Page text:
The weird and wonderful world of lucha libre will soon cross the border into the United States, where Americans will almost definitely be fascinated and confused by the high-flying, masked Mexican wrestlers. In fact, it's going worldwide. Boutique entertainment incubator FactoryMade just inked a deal with Lucha Libre AAA, Mexico's top wrestling league and the inspiration for Jack Black's questionable 2006 comedy Nacho Libre, to bring the Lucha Libre AAA brand and over 250 characters to the rest of the world. That means big venue matches, pay-per-view opportunities and possibly a spot on the new male-centric El Rey Spanish-language channel.

Some people will find this news odd, not necessarily because lucha libre is a bit of an odd fascination at first glance but also because it's not uncommon to see Mexican-style wrestling in gymnasiums across the land. In Mexico, the past time of lucha libre — a phrase that refers to the style of wrestling, not the league which was founded in 1992 — has been around for nearly a century. But it's been an up-and-coming amateur sport in the States for a few years now, much like the more monster truck-heavy American version of professional wrestling used to be, well, before the monster trucks got involved. If you've seen luche libre wresting in the U.S. chances are it was in some tiny venue that smelled like popcorn and sweat and did not involve national television crews. That or you saw the short-lived MTV series, Luche Libre USA — which is still available on Hulu, by the way.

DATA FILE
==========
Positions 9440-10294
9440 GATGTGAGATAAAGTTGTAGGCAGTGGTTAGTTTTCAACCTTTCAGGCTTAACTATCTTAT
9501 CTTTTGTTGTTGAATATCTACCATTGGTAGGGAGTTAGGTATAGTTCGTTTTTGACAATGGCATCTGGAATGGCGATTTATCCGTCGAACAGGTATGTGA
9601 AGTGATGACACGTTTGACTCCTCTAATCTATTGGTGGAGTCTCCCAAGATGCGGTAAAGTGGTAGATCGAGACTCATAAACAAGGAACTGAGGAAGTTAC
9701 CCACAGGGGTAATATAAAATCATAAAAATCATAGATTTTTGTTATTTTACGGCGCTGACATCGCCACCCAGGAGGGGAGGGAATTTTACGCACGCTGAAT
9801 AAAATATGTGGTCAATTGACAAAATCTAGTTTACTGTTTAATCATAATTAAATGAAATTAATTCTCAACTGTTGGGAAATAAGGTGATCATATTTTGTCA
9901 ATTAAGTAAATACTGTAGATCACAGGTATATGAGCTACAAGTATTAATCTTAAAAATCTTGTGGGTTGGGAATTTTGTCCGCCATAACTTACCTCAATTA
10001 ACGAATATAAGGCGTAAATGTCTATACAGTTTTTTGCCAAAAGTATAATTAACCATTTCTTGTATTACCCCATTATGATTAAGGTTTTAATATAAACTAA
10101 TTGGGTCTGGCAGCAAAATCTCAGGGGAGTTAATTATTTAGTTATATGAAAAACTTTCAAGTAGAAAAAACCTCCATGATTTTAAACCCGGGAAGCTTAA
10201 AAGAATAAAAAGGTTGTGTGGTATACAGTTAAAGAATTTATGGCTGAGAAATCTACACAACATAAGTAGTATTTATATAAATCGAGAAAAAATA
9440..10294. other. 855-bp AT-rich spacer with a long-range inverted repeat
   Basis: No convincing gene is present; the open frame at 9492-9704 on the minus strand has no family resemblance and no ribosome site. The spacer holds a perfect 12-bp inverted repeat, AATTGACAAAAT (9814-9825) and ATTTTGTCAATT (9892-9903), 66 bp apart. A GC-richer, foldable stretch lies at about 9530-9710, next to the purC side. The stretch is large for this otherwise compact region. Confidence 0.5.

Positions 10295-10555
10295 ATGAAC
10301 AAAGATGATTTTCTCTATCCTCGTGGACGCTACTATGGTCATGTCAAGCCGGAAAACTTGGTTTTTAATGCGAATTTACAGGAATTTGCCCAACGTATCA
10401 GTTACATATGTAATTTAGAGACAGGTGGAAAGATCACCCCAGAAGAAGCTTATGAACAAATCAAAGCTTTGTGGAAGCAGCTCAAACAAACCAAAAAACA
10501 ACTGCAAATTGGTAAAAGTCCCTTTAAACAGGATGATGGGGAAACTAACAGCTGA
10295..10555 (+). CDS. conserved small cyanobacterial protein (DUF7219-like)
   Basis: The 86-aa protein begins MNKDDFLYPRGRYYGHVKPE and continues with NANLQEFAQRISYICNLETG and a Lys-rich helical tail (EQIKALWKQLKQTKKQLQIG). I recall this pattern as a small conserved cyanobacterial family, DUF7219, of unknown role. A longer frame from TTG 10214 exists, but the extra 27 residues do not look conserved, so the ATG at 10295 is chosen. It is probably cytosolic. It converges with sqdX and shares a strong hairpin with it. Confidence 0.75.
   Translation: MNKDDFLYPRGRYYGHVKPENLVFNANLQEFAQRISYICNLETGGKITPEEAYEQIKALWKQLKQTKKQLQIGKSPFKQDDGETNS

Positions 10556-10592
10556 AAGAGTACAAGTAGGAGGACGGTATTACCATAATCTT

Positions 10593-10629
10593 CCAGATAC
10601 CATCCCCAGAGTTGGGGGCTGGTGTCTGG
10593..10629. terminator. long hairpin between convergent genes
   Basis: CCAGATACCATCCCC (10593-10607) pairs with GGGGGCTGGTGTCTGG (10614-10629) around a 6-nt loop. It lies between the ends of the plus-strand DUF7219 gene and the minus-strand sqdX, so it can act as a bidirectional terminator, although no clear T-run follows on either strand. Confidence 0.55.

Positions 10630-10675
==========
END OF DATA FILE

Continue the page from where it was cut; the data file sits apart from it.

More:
That's all about to change. While luche libre is already big business in Mexico, it will enter a ripe but competitive market in the U.S. Given the fact that the WWE pulls in over $600 million in revenue a year, it's obvious why some enterprising entertainment types would want in on the action. The Mexican wrestlers and lucha libre style will undeniably add some new vigor and allure to the sport. We're pretty sure it's still going to be staged, though.